Mousepox cure or dilemma?
The paper titled, “Expression of mouse interleukin-4 by a recombinant ectromelia virus suppresses cytolytic lymphocyte responses and overcomes genetic resistance to mousepox.” by Jackson et al (2001) brought about a huge debate in terms of biosecurity concerns. The paper looked at the genetic resistance to clinical mousepox, which was a common disease in laboratory mice and was characterized by effective NK and CTL response in resistant mice.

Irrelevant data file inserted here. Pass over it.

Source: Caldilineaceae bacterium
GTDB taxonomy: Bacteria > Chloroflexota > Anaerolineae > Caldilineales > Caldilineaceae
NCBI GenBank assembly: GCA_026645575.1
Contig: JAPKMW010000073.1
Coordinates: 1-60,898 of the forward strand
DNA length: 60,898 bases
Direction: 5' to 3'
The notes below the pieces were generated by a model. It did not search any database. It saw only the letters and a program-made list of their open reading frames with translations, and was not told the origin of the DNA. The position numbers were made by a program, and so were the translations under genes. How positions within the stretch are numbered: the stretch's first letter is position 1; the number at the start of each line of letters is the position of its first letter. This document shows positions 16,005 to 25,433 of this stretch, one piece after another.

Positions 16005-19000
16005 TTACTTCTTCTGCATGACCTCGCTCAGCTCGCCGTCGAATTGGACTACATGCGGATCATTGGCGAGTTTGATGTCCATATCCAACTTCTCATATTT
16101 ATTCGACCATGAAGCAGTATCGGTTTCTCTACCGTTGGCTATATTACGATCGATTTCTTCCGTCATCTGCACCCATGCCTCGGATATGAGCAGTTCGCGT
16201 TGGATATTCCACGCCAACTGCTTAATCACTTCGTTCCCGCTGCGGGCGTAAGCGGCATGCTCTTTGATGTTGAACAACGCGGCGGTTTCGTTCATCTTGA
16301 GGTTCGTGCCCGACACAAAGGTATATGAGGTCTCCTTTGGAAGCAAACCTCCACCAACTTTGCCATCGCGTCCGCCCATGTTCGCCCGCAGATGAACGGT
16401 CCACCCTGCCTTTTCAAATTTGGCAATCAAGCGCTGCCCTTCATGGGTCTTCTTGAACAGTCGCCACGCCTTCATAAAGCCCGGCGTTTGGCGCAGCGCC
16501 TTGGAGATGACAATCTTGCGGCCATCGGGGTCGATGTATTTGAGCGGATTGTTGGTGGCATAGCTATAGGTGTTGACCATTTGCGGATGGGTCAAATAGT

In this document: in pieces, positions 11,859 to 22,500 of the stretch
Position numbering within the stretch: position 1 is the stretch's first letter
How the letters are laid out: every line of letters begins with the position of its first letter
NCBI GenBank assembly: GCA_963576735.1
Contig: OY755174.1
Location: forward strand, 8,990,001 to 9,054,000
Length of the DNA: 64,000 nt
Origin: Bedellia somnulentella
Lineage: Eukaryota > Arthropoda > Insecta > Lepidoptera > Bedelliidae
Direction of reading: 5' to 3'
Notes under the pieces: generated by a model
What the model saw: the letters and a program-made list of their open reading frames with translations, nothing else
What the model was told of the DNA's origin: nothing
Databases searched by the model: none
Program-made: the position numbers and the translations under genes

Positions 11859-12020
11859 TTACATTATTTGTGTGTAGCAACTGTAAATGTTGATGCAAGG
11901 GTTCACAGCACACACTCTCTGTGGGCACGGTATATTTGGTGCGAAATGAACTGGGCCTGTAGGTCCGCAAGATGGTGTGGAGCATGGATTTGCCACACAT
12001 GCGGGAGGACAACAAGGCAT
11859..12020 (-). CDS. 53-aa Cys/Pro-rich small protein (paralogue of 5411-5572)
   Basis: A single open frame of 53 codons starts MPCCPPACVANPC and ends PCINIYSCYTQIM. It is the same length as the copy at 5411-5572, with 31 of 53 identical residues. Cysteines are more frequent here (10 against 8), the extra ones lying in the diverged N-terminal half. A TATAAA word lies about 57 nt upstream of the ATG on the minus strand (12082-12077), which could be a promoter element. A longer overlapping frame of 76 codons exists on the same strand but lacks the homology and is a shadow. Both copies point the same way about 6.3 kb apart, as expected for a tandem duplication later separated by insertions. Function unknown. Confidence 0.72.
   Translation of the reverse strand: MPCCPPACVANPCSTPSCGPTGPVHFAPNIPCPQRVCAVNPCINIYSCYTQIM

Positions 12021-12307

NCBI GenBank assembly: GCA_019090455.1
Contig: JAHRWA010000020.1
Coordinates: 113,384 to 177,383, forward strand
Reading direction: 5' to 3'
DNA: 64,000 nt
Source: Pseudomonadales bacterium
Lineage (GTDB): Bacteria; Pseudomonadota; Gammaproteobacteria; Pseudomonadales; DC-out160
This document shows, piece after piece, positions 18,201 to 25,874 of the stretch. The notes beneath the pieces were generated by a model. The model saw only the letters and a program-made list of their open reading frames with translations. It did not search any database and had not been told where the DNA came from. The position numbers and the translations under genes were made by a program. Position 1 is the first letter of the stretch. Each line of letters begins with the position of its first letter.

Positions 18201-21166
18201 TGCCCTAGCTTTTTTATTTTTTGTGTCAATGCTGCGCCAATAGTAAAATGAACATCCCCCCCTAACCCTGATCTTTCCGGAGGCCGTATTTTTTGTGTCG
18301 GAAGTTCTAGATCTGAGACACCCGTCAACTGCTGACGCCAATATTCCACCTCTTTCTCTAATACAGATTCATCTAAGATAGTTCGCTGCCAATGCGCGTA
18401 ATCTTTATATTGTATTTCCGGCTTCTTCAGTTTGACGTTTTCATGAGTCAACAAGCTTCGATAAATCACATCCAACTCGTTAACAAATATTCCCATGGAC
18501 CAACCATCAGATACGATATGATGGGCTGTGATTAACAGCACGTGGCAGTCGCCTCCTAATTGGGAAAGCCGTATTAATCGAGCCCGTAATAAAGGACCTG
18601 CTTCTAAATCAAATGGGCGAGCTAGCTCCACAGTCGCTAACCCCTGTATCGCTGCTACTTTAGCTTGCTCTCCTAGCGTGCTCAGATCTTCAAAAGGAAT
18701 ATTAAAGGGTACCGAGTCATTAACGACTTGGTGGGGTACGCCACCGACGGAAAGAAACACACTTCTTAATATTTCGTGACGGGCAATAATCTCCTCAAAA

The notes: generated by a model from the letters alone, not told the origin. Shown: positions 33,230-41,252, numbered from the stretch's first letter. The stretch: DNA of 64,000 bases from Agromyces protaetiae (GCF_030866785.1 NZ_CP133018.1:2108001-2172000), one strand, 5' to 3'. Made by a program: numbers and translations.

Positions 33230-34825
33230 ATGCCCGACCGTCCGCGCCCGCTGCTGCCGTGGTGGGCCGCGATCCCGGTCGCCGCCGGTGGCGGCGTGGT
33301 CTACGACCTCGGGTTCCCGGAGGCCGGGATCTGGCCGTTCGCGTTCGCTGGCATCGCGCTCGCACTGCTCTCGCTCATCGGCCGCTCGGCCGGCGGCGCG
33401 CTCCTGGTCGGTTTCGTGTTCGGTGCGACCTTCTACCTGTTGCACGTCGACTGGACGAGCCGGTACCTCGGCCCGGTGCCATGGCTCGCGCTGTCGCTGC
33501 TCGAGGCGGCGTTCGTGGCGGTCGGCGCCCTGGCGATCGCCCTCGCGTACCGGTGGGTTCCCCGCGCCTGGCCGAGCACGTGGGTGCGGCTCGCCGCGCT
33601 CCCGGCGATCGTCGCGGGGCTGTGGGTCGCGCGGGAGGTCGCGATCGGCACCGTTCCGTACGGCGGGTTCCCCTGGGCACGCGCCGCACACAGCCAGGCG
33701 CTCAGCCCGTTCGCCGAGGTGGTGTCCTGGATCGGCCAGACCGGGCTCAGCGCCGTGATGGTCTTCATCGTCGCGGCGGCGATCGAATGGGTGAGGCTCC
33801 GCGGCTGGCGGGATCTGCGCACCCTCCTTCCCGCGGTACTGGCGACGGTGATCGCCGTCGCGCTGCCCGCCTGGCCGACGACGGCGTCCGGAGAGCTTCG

The study was initially done to try and make a mouse contraceptive vaccine for pest control, however the findings took a different direction, including:
- Suppression of cytolytic responses of NK and CTL and IFN-Υ in naïve mice.
- Genetically resistance mice developed symptoms of acute mousepox accompanied with high mortality
- Inhibited expression of immune memory responses in previously immunized mice